Protecting & Restoring Long Island's Peconic Bays

8 Reasons to Love Estuaries

By Jenna Schwerzmann

A sunrise at Indian Island County Park.

1.Estuaries are beautiful places to live and visit. People are drawn to the scenic rivers, beaches, forests, and surrounding areas of the Peconic Estuary. Our year-round population is about 100,000 people, which nearly triples in the summer. This is incredibly important for the East End economy.  Local restaurants, marinas, shops, and other businesses frequented by residents and tourists would suffer if we didn’t protect this vital resource.


Kayaking around Shelter Island.

2. They offer scenic places to have fun and explore. Estuaries are unique places for all kinds of recreation on the water and on land. The Peconic Blueway Trail offers a quiet, undeveloped kayaking experience.  Local swimmers and snorkelers enjoy the Peconic Bays as they are some of the first waters to warm up in the summer. The Peconic Estuary watershed contains all kinds of hiking trails and birding spots, including the Mashomack Preserve on Shelter Island, known as “the Jewel of the Peconic.”


Alewife are a type of river herring that live in the ocean but travel to the Peconic River and other bodies of freshwater to spawn.

3. Estuaries support fish populations. There are several local fish species you can legally catch in the Peconic Estuary, but did you know there are many more ocean species that visit our brackish waters? About 600 commercial fish species will swim from the ocean to the estuary during their life cycle.  For example, alewife are a type of river herring that migrate from the oceans to freshwater every spring to spawn, like salmon.  The Peconic Estuary has the largest alewife “run” on Long Island, but they still face several obstacles including dams built in the late 1800s and early 1900s. PEP is working to build fish passages for alewife to help them get around these obstacles to their preferred habitat, opening up acres for spawning.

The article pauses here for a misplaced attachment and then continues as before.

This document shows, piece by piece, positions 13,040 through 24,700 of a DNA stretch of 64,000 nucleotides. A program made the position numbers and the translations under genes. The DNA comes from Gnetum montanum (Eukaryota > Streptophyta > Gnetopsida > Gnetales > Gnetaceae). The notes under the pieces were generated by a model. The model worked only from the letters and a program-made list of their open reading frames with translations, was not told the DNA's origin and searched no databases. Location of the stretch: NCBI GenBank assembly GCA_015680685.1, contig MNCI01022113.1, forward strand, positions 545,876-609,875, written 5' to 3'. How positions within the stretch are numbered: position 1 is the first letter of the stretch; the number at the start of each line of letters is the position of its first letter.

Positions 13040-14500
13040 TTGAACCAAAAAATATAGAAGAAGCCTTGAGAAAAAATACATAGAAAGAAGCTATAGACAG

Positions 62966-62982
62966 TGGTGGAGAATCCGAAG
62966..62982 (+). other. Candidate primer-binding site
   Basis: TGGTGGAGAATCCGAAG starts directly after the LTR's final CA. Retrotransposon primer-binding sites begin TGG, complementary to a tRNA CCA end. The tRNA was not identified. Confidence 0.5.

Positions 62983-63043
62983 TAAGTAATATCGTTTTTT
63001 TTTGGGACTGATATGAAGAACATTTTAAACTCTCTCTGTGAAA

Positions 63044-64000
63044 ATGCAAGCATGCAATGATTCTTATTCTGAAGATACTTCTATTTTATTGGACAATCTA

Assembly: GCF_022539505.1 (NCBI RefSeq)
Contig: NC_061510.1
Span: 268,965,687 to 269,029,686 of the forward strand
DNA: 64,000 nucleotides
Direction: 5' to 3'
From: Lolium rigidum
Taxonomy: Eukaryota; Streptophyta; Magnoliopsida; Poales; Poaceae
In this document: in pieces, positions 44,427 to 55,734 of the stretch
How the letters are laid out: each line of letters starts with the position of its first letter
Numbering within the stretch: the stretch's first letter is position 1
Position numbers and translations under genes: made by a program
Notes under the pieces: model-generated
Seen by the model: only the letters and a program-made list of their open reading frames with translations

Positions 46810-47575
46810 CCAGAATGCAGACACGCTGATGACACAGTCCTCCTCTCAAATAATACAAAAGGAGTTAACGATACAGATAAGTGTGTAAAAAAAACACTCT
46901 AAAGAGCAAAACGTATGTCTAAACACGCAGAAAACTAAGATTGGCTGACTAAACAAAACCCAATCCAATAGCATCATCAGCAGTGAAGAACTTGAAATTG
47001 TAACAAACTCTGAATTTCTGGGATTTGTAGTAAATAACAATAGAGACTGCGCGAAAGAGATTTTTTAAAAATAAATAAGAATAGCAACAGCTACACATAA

A pot of “Peconic Gold.”

4. Estuaries provide great shellfishing. There are plenty of places around Long Island to find clams and oysters, but there’s only one place you can find the iconic Peconic Bay Scallop. Locals look forward to the opening of scallop season every year, which starts after adult scallops have spawned. The season is timed carefully; since scallops naturally have a short life span, the laws ensure that we only harvest adults that had the chance to reproduce and are nearing the end of their life, making scallops a sustainable seafood choice.  They’re also incredibly delicious – there’s a reason they call it “Peconic Gold”! Without quality water conditions, we might not have them.


A baby diamondback terrapin at Northwest Harbor County Park.

5. They offer protected habitat to rare wildlife. Estuaries provide amazing habitats because they are partially enclosed. Over 100 rare species thrive in this protected environment in different stages in their life.   Aquatic, terrestrial and aerial animals will use the Peconic Estuary as nursery habitat for their young, find food, and rest during migration.


Beautiful salt marsh grass protecting our coast.

6. Estuaries help protect our coastlines. Salt marshes and other estuarine plants help combat sea level rise, reduce erosion, and buffer storm surges. This reduces the impact of flooding, which can cost us billions of dollars in damage. PEP works on restoring salt marshes and building living shorelines in the Peconic Estuary, which means using natural materials to bolster shorelines as an alternative to concrete seawalls and bulkheads.


PEP’s demonstration rain garden acts like a salt marsh and filters runoff after a storm.

7. They provide ecosystem services. As water flows from higher to lower elevations, it can carry nutrients, sediments, and pollutants. Wetlands like swamps and salt marshes can filter out these floating materials, which makes the water cleaner before it reaches surrounding estuarine waters. This is a valuable service that benefits both people and aquatic life and would otherwise cost us a large sum of money to replicate with man-made technology.


The Shinnecock Canal was first used by Native Americans and still connects the Great Peconic and Shinnecock Bays today.

8. They are historically and culturally important to our area. Estuaries have long been used as ports along transportation routes.  People began to colonize these areas for the abundant food and fishing.  On Long Island, the Peconic Estuary has a long history of farming and fishing, especially shellfishing. Today the Peconic Estuary faces several threats, we must work together to protect it for the future.


Now that you may be feeling extra appreciative for our estuaries, check out our other post: 10 Ways to Show Love for Estuaries. Share this article with the hashtag #iheartestuaries to spread the love!

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